***most significant levels of hypercalcemia are seen with:
-malignancy/neoplasia
-primary hyperparathyroidism
-vitamin D toxicity***

19

Clinical signs of hypercalcemia

1) PU/PD*
2) listlessness
3) urinary incontinence (secondary to PU/PD)
4) weakness
5) exercise intolerance
6) inappetence

20

Primary hyperparathyroidism

1) excessive secretion of PTH
2) etiologies
-parathyroid adenoma (most common)
3) signalment
->7 years of age
4) clinical signs solely due to hypercalcemia!!

21

Remember

If a patient has hypercalcemia and the PTH level is at the upper end of normal, this is ABNORMAL!

22

Diagnosis of hyperparathyroidism

*Elevated PTH (+/- normal range) in face of hypercalcemia!!*

23

Therapy for hypercalcemia

1) IV fluid therapy
-saline diuresis at 2-3 times maintenance
2) diuretic therapy (furosemide)
-IF and ONLY IF fluid deficits have been replaced
3) glucocorticoid therapy (prednisone)
-IF and ONLY IF diagnosis has been made (if the hypercalcemia is due to lymphoma, the glucocorticoids may kill some of the lymphoma cells and make it hard to get diagnosis)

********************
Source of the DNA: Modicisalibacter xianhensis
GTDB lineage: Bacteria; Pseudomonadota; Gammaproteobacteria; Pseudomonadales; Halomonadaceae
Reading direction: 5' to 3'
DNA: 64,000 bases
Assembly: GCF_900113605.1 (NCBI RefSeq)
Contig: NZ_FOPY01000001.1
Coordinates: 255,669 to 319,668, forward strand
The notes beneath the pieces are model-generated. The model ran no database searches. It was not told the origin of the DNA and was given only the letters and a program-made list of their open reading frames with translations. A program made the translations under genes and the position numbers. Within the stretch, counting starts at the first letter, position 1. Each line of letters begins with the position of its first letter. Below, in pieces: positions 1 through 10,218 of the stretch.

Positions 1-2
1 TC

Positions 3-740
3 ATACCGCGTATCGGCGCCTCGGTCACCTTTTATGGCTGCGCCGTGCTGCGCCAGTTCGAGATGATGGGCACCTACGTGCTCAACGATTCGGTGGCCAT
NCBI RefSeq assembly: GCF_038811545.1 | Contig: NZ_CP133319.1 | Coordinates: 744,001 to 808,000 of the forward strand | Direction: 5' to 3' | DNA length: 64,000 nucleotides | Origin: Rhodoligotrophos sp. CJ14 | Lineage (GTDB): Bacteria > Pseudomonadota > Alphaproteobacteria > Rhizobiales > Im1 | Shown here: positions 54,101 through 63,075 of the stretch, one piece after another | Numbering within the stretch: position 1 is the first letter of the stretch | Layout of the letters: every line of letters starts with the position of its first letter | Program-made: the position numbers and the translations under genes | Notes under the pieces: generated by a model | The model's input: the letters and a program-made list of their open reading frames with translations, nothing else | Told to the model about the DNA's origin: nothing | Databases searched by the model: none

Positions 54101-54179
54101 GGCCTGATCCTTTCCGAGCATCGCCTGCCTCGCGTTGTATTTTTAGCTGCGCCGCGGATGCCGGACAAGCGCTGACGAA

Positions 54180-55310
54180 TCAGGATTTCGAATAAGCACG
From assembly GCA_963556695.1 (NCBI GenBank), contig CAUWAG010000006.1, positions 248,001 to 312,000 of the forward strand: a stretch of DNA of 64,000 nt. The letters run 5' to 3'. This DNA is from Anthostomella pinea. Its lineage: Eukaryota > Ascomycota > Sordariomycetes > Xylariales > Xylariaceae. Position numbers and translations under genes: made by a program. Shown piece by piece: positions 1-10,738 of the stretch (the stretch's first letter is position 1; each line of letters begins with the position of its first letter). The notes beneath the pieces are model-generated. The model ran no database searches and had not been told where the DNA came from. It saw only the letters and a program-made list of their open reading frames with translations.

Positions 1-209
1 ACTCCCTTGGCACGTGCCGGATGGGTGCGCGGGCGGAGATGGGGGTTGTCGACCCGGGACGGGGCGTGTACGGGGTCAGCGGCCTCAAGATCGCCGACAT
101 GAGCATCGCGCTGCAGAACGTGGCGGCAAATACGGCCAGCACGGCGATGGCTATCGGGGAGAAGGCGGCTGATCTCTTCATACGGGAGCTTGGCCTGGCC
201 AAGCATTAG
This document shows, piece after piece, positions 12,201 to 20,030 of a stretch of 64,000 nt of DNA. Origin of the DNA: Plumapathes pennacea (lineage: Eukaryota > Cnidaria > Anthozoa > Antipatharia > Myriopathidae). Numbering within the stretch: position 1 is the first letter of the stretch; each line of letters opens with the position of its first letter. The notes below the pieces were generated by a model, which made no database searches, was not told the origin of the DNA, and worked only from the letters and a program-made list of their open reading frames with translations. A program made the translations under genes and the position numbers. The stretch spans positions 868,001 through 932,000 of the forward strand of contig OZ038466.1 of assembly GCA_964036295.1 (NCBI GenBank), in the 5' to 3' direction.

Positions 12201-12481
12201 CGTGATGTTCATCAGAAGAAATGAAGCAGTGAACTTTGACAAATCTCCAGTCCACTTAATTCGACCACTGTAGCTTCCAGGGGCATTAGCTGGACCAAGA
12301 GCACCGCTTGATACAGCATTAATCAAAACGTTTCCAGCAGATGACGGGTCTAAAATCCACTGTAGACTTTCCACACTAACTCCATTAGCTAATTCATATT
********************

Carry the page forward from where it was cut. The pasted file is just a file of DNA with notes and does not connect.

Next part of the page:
24

Hypercalcemia of malignancy

1) dog
-lymphoma**
-anal sac adenocarcinoma
2) cat
-lymphoma
-squamous cell carcinoma

3) malignancy = most common cause of pathologic hypercalcemia in dogs and cats!!

25

Clinical signs of hypocalcemia

1)*seizure/tetany*
2) hyperthermia (due to above)
3) tense abdomen, stiff gait, muscle fasciculations
4) cardiac arrhythmias
5)*facial pruritus*
-hypocalcemia
-methimazole treatment

most dogs present with acute signs, neurologic or neuromuscular

26

Specific diagnosis of hypoparathyroidism

1) High index of suspicion when:
-profound hypocalcemia
-hypomagnesemia
-hyperphosphatemia
-normal renal parameters!
2)**LOW to undetectable PTH level in HYPOCALCEMIA animal**

27

Emergency therapy: hypocalcemia

1) IV calcium administration
2) concurrent ECG monitoring
3) calcium gluconate
-10% solution
-1-1.5 ml/kg slowly
-infusion effects: 1-12 hours
4) monitor temperature

After emergency has passed, begin oral therapy: calcium, vitamin D